In order to grasp the critique embedded in the narrative, however, we must address several questions throughout the reading. First, what is the nature of the relationship between this man and this woman? If she is a “concubine,” what exactly does that mean? Second, since she is bound to the Levite, why does she leave him, and what factor(s) allow her to do so? Third, what informs the relationship between the woman’s husband and her father? And the relationship between the old man and the Levite as well? And finally, why does the Levite dismember the woman and send the pieces of her body throughout Israel?
In answer to the first question regarding the nature of the relationship between the man and the woman, there can be little doubt that the two were bound by a marital agreement of some type. The woman’s father is referred to three times as the Levite’s “father-in-law,” while the woman herself is referred to several times by the word fiylegesh, generally translated as “concubine.” In 19:1 and 19:27, the nature of the relationship is emphasized by adding the word iSHäh—a woman or wife—to the term fiylegesh. Thus in 19:1, the man is said to take for himself a “wife, a concubine,” and in 19:27, it is his “concubine, his wife,” whom he finds lying on the doorstep.
The difference in status between a wife and a concubine is often unclear in the biblical text but most scholars have come to understand the term “concubine” as meaning a wife with secondary status. Regardless of status, however, it is clear that the Levite has acquired this woman and is responsible for her care. According to the custom of ancient Israel, she has left the sheltering roof of her father, the man under whose authority she has previously lived, and is now under the authority of the Levite. She is totally dependent on him both for provision and protection, a fact that makes her leave-taking all the more troublesome.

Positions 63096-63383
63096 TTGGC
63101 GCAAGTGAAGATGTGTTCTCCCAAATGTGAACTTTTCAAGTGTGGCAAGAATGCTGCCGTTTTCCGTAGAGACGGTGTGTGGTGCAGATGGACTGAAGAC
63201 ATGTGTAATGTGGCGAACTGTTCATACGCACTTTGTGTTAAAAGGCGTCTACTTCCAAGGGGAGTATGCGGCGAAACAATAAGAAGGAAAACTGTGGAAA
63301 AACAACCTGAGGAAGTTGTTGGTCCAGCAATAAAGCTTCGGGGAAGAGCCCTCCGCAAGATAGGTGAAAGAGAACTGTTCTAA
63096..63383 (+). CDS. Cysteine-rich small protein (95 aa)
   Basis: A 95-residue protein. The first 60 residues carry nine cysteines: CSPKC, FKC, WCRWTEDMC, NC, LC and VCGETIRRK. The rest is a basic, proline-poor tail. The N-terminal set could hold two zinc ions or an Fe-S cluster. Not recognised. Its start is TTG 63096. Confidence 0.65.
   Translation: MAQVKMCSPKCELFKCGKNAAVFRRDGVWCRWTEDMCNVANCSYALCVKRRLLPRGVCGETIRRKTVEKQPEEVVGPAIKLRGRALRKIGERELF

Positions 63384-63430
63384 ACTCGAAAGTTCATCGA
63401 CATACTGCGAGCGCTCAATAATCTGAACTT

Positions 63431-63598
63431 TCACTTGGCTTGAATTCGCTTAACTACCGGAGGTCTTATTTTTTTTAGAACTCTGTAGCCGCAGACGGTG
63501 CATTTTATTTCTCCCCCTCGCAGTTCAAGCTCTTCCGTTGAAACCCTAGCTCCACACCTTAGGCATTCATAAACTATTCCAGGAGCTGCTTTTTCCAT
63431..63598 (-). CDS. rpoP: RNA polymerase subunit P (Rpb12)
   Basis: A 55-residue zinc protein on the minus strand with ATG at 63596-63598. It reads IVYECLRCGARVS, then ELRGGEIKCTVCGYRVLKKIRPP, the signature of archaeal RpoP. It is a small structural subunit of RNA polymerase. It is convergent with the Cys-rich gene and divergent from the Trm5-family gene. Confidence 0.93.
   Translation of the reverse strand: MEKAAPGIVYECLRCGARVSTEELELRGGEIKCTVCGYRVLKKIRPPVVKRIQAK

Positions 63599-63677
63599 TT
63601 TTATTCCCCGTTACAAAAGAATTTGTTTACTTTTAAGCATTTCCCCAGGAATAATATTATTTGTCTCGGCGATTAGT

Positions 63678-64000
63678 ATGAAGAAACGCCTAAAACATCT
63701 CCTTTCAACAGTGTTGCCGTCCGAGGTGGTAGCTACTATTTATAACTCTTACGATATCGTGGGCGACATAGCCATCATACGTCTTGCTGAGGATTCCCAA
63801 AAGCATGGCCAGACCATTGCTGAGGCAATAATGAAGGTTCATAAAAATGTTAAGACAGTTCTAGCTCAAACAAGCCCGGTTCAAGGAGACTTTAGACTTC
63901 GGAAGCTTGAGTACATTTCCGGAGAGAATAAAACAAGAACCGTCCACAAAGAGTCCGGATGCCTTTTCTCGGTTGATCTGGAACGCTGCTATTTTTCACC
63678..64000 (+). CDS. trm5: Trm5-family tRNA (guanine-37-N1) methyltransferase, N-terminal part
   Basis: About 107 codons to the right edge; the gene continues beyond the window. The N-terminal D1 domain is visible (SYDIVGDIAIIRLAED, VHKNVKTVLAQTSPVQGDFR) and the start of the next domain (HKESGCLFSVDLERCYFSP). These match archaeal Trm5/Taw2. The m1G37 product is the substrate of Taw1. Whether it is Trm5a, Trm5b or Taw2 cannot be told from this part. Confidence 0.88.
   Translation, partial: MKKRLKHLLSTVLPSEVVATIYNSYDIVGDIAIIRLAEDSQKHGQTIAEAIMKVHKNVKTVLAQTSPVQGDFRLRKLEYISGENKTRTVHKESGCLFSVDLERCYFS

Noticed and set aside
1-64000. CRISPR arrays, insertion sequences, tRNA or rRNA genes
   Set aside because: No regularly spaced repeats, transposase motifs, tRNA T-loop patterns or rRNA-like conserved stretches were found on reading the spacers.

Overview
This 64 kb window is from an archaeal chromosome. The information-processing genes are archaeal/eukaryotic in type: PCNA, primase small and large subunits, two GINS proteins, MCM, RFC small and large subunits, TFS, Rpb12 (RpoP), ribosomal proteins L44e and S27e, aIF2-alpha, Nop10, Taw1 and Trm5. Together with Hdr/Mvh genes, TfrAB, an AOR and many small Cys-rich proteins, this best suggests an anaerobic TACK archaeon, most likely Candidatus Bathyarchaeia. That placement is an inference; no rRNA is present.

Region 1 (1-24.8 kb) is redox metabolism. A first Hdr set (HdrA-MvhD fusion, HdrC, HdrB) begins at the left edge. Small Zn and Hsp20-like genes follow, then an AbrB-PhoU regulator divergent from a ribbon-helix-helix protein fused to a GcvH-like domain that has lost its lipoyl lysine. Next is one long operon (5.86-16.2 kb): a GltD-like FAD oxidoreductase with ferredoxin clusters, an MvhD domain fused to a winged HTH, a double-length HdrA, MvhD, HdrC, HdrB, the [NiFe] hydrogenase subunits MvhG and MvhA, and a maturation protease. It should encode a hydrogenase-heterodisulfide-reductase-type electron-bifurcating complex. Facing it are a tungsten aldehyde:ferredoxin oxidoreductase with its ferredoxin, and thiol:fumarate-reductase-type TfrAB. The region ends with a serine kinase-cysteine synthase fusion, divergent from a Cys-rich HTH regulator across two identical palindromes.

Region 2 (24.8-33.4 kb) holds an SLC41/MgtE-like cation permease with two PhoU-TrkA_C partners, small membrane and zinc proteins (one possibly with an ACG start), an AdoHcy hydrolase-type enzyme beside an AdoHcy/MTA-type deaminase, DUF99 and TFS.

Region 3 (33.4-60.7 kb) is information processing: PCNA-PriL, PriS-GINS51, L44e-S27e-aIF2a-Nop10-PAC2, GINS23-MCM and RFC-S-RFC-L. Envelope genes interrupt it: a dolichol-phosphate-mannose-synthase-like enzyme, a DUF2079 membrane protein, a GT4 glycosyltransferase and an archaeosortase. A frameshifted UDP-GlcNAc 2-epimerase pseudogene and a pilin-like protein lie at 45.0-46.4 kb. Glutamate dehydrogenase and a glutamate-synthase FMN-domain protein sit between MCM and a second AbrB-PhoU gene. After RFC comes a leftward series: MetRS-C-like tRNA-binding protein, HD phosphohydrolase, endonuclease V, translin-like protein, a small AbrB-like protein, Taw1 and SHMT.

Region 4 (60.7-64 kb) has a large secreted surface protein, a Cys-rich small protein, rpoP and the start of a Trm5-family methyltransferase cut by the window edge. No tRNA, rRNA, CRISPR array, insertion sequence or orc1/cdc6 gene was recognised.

Why would this woman leave her husband and return to her father’s house? This is perhaps the most important question raised by the text, and its answer is complicated by issues of translation. In the Masoretic text, the disputed phrase (19:2) reads waTiz'neh äläyw Piylag'shô . This phrase, literally translated, is “and his concubine prostituted for/against him.” The root of the verb zanah always refers to fornication and unfaithfulness. The problem, however, is that in Scripture the word often bears a metaphorical sense, depicting, for instance, unfaithfulness to God. Thus in this text, translations of the verb itself have been various, some translators retaining the sexual sense as in “his concubine played the harlot against him,” and others (following the Septuagint) taking the phrase less literally and rendering it “his concubine became angry with him.”
Two problems accompany either translation. First, it does not seem likely that the woman’s father would have welcomed her home and allowed her to stay for four months if she had indeed “played the harlot” or if she had simply become angry with her husband. Either way, given the patriarchal structure of marriage in Israel, it is much more likely that her father would at the very least have encouraged her to return quickly to her husband. He would not have wished to resume financial responsibility for a daughter whose future he had already secured. Second, it seems odd that a husband wronged and deserted, especially if forsaken by a cheating wife, would wait four months to make amends—and then still feel the need to “speak tenderly” to her in order to bring her back. More likely, he would demand (as would have been within his legal rights) that her father return her to him.